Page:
Near show's end, Oliver walked through the audience looking for just the right volunteers to help him on stage. He selected Pat (French?) and local attorney Ray Florsheim. Little did they know. Once on stage, he taught them to perform as his dummies: each time he squeezed their necks, they opened their mouths. He provided the words and a variety of sounds that they'd no doubt never made in their lives. It was a fun high point to an entertaining and laugh-filled show.
January 31, 2015 Yeah, Yeah, Yeah
Yesterday - A Tribute to the Beatles was big fun at the Shuler Theater January 17. Neither the band nor the sponsoring Raton Arts & Humanities Council had good press materials available to preview the show so I dug through the Web for my research. This led to two interesting developments. First, I got a call from Don Bellazo, the Yesterday founder and leader and "John Lennon" at far right, who'd seen my review online from Minneapolis and wanted to talk about it. That was a first for me, and fun. (I'd gotten his age wrong, from a years-old online newspaper feature.)
Second, the Raton Comet editor balked at paying me for finding, selecting, processing, and sending photos from the Web that weren't my own. After some email discussions, she ran the issue by industry friends the next day and then relented, saying they all felt that I should be paid for my time. While we can't violate someone else's copyrights, it's important to provide an image for each story. Without an image to illustrate the story and draw the reader's eye, a story is far less likely to be read. I prefer to use my own images, but when I don't have one, I search for one. When needed, I've contacted a photographer for permission to reprint.
As an independent freelance contractor, I create and provide my work to both Raton Comet and The Chronicle-News. The latter usually publishes more photos and, as a daily, publishes sooner; it also publishes the entire page to the Web, versus the Comet that archives only text with one small image. You can see my Yesterday Beatles previews and reviews at the newspaper links above.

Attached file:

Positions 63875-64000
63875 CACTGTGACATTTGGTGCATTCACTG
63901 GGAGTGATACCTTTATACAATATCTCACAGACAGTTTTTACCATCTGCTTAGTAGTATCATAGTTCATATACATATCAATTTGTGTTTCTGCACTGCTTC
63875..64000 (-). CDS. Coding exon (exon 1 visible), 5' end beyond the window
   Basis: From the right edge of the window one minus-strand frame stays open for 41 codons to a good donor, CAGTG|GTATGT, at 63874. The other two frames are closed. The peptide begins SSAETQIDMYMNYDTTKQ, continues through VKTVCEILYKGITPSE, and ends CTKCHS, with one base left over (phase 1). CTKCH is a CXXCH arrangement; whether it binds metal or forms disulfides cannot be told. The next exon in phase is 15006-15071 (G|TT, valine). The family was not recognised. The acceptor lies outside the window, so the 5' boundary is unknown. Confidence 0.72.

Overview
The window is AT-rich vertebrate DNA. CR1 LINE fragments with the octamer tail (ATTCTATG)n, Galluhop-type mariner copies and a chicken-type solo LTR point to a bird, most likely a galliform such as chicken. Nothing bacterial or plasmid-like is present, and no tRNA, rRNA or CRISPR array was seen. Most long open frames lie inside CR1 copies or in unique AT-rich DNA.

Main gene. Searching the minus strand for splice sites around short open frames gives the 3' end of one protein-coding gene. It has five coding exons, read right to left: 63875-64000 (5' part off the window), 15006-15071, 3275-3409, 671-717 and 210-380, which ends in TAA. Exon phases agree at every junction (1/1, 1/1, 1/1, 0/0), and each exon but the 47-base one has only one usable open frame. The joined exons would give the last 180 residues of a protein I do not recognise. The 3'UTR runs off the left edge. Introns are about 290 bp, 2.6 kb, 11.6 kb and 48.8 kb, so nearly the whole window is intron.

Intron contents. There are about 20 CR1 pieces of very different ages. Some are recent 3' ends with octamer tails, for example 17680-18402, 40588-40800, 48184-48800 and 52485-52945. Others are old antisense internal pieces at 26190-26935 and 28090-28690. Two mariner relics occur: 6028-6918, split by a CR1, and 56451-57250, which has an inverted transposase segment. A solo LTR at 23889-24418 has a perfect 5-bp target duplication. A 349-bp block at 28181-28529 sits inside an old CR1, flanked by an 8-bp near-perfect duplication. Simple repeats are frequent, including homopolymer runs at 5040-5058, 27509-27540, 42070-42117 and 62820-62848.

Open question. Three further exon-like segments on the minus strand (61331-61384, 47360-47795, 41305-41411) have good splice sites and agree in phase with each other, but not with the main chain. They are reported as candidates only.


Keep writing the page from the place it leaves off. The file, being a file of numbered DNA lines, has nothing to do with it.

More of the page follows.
January 1, 2015 Do Polar Bears Do It Like This?
Today's 2nd Annual Polar Bear Plunge at Lake Maloya surpassed last year's big start with more participants and colder temperatures. 55 people paid $20 each for the privilege of leaping off the ice and into the frigid water below, where the men above were ready to make sure the jumpers got back to shore. That makes those park rangers acting lifeguards, though in my four years as a pool lifeguard, back in the day, I was never asked to suit up in anything like that. Hell, our pools, in Los Angeles and Petaluma, California, were heated.
Three weeks ago, I hiked the six-mile trail west of the lake, in Sugarite Canyon State Park, and wondered what they'd do for the rapidly approaching Polar Bear Plunge: here it was mid-December and there was nary an ice cube in the lake. Christmas morning dawned that way, but over the next four days, the lake grew a 4" thick layer of ice across the top, according to park superintendent Bob McIvor, who carved the "2015 RATON" ice sculpture with a chain saw and lots of help. I think he's also the middle lifeguard above, but I couldn't recognize most people today with all their layers and ski caps and dark glasses.
Above, my friends Santina Frank, Rhiannon Barela, and Jami Esquibel struggle with their thoughts before jumping. I'm sorry I don't have a photo for you of their faces as they flew out of the water. Next year I'm going to concentrate my camera more on the faces. If you click to enlarge the photo at right, these three boys have great faces that are about to change. I overheard one man who made the leap telling someone who was about to follow him that the water burned like jumping into a pool of battery acid. Yum.
Landon Berry, left, traded cowboy boots and spurs for goose bumps and breathlessness. I'm preparing a feature on Landon for Western Horseman, due in mid-2015, and recently posted (with my November 22 TKA blog) an album of the first photoshoot for that story; in fact, those are the photos that sold WH on the story. Landon looks different on horseback than he does rushing to get out of ice water.
Event director Jared Chatterley says that about ten more people registered and paid than jumped. They thought better of it. Mostly they didn't show up. At right, Patience Romero wished for a moment that she had their wisdom.
Then she jumped.
Jared has a talent for dreaming up cool events and attractions like the Polar Bear Plunge and the Masters of the Mountains (M.O.M.) adventure race, and then, with his wife Lori, designing great logos and promotion.
Raton's Polar Bear Plunge will come to mark the start of each new year. This one, 2015, already feels good.
And I didn't even jump.